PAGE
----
Advocacy campaign helped Pennsylvania puppies receive better care in mills

If you are trying to convince someone else why an issue is important to you, you will probably be faced with answering questions such as “Why should I care?” and “What you do want me to do about it?”
Being able to effectively inform individuals about a topic and helping them answer those two questions are essential steps to beginning and implementing an advocacy campaign.
Bravo Group strives to help its clients with their advocacy efforts by using the strategic framework educate, motivate, and mobilize.
Jennifer Riley, managing director at Bravo, wrote a blog post discussing tips for building winning campaigns. She shared that, “When you educate an audience, you tell them about the issue. When you motivate them, you tell them why they should care, and when you mobilize them you actually get them to act on it.”
Bravo worked with the American Society for the Prevention of Cruelty to Animals (ASPCA) and the Humane Society of the United States (HSUS) to pass legislation to regulate high-volume breeders’ treatment of dogs. This was important legislation because Pennsylvania was known for having many puppy mills.
Using the framework, Bravo, ASPCA, and HSUS successfully convinced the public and legislators to pass the law.
First Step: Educate
The first task was to educate people about the problems of puppy mills and why legislation was needed. Bravo worked with ASPCA and HSUS to provide legislative and public outreach. The organizations gave testimony at House and Senate hearings and created a series of one-pagers with information about puppy mills and the legislation.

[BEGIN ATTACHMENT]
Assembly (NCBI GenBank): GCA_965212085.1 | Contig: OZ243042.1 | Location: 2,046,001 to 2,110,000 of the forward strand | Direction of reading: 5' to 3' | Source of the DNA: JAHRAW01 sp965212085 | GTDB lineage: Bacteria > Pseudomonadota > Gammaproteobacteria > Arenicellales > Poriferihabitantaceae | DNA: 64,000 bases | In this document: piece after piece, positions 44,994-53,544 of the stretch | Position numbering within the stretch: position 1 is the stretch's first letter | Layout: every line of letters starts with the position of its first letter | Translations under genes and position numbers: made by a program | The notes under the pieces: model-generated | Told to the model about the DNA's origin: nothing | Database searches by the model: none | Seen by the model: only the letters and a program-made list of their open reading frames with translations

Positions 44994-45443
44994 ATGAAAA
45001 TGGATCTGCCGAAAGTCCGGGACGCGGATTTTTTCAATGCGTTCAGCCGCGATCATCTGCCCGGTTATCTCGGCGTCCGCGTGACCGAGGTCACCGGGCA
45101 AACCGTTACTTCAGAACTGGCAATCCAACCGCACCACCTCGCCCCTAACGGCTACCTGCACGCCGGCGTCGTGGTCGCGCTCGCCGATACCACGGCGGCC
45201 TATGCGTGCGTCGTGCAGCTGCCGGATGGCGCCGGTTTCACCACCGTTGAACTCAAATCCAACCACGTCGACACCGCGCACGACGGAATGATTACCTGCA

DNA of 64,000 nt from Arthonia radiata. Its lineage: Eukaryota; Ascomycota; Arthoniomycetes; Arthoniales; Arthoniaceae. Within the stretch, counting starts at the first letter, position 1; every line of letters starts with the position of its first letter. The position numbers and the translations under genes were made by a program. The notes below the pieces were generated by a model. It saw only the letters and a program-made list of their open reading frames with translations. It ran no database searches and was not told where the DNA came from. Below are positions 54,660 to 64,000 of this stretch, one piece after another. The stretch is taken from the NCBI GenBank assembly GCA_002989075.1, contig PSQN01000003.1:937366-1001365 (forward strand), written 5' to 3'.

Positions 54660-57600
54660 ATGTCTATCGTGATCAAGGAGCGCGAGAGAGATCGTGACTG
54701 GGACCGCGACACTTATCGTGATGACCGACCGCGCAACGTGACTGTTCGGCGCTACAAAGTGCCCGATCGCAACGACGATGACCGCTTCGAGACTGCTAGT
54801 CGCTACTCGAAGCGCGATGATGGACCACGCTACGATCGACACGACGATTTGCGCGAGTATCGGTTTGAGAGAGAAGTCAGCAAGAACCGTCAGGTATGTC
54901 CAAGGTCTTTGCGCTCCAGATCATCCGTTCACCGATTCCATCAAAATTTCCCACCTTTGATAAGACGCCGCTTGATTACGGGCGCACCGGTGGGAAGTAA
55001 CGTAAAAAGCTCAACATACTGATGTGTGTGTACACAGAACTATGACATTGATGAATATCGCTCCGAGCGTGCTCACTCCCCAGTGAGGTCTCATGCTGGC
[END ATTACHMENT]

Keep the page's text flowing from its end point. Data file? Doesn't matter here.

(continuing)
Second Step: Motivate
This step of the process answers the question: “Why should I care?”Profiles of puppies that have gone through puppy mills were distributed to give personality to the cause. This approach helped motivate the public to talk to their legislators about the issue.
Third Step: Mobilize
Puppy Mills 2The goal of mobilizing an audience is to help them answer the question “What you do want me to do about it?” With the help of Bravo Group, ASPCA and HSUS, dogs and their owners came and filled the Capitol steps to hear speeches from national animal advocates about the cause.  Additionally, a website was created specifically to provide information to the public about the legislation. People were encouraged to contact their legislator about the bill.
In reality, changing opinions is a difficult task.Advocacy is not about changing minds; it’s about effecting change and showing others how the change will affect them.A successful advocacy campaign will provide a personal connection to the cause which creates a sense of urgency for action to be taken.
To learn more about advocacy strategies from Bravo Group colleagues check out these blog posts:
Alizah Thornton
Bravo-Harrisburg, Intern

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